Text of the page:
Right on the heels of law school exams comes a new set of challenges: How to make a good impression at your summer job. (Assuming, of course, that you have a summer job. If not, check out this excellent advice for getting one.)
You Never Get a Second Chance to Make a First Impression!
Here’s some general advice that’s applicable to all kinds of work situations:
- Understand your goal. Before you show up to work the first day, give some thought to what you want to get out of the experience. What’s your goal? If you’re a summer associate, perhaps your goal is a permanent offer at the end of the summer. If you’re working in a public interest organization, maybe your goal is a solid recommendation. If you’re just finishing up your 1L year, you might want to learn more about an area of law and make some connections for the future. These are all slightly different endpoints, so think about what your desired outcome is. (Knowing that makes it easier to get there.)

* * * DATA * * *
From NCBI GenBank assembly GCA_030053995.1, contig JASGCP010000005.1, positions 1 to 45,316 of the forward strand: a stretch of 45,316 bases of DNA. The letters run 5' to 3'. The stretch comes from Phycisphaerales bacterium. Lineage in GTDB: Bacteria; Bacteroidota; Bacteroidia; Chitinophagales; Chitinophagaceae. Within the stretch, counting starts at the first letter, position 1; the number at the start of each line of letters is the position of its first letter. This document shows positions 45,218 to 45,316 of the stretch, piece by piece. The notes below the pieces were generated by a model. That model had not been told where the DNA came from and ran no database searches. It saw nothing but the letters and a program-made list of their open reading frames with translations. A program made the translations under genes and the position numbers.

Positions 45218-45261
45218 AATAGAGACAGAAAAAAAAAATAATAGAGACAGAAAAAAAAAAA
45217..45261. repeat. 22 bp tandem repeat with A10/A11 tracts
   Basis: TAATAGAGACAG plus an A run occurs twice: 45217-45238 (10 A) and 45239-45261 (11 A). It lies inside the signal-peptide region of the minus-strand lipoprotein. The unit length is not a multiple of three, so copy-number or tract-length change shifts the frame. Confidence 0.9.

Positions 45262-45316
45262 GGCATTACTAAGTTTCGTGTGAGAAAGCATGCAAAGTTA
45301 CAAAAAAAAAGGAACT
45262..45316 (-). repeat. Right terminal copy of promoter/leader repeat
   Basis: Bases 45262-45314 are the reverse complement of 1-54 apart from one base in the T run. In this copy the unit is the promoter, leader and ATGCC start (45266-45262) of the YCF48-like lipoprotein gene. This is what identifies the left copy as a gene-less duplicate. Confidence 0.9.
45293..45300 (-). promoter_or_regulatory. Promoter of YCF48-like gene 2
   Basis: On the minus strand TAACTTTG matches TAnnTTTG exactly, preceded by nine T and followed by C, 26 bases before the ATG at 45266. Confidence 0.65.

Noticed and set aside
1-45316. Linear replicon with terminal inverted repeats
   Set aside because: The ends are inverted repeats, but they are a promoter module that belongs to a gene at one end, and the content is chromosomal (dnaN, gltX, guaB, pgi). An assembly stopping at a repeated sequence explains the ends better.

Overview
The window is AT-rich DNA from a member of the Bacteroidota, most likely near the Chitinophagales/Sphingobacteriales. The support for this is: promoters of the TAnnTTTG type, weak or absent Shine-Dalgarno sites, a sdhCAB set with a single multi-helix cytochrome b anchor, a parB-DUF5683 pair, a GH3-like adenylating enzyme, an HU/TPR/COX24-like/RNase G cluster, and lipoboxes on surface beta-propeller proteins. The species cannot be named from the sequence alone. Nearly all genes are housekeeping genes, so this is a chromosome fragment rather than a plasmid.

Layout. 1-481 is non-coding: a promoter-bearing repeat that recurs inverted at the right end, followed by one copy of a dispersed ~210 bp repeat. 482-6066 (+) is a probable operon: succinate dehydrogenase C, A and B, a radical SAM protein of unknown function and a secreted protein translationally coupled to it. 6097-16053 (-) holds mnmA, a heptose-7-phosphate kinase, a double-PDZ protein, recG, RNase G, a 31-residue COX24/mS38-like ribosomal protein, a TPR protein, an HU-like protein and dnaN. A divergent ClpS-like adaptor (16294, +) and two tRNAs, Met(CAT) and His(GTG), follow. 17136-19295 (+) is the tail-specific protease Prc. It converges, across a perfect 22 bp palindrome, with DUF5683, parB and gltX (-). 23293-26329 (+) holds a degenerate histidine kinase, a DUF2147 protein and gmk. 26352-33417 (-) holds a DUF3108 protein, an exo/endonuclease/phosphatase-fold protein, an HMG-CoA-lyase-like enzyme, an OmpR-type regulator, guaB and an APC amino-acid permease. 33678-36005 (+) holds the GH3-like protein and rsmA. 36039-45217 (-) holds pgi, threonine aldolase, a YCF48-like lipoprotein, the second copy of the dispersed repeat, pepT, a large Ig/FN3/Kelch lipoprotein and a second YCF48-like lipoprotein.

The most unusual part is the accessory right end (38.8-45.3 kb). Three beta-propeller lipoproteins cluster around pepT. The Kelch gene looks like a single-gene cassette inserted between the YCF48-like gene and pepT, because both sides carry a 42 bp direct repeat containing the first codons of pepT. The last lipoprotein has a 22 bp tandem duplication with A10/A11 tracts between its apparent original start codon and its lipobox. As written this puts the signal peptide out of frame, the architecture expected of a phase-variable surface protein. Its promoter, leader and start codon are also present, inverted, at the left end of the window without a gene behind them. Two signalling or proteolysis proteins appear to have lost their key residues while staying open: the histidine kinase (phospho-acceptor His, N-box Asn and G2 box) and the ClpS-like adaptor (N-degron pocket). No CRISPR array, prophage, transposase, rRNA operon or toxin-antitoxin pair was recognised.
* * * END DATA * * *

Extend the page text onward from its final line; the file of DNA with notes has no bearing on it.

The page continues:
- Aim to be agreeable. Let’s be honest, lawyers don’t have the best reputation for being easy to work with. That might make you think the path to success involves being a complete pain. Not so! Even the most high-strung, mean lawyers want to hire people they consider easy to work with. You’re a lot more likely to get an offer, or get a good recommendation, or whatever, if your boss likes you and thinks you’re easy to get along with. And, of course, it should go without saying that you want to be nice to everyone you encounter in the office. A long-time secretary has a lot more power than you probably realize.